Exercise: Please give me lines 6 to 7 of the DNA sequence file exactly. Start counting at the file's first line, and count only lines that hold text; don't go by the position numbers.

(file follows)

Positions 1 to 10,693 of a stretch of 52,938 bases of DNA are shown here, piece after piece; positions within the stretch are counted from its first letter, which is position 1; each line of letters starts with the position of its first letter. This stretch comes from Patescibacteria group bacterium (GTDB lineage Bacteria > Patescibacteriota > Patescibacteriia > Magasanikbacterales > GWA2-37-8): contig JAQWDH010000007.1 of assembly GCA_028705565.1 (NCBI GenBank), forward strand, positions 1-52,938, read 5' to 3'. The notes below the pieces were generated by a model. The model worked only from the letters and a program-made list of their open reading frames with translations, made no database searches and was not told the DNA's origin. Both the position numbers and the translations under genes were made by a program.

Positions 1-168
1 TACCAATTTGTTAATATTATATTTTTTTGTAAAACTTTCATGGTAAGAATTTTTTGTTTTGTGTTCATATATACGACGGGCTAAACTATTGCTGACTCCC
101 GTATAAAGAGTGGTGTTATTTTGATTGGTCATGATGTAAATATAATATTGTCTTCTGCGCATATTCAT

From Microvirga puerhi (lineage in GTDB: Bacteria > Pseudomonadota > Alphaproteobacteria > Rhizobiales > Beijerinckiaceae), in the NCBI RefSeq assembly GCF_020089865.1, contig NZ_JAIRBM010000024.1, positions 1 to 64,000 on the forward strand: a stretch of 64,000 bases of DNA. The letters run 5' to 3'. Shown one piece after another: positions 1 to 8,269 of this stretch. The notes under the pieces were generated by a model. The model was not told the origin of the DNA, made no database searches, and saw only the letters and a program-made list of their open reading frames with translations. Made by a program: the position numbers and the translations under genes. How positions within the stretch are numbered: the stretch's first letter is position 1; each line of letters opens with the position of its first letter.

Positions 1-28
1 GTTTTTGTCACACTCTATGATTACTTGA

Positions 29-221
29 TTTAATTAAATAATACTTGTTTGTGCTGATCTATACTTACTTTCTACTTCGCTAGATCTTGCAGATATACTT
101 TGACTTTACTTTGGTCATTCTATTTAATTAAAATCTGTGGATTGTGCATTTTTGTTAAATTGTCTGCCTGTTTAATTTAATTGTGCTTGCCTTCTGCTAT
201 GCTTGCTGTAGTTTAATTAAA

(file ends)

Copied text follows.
Positions 1-28
1 GTTTTTGTCACACTCTATGATTACTTGA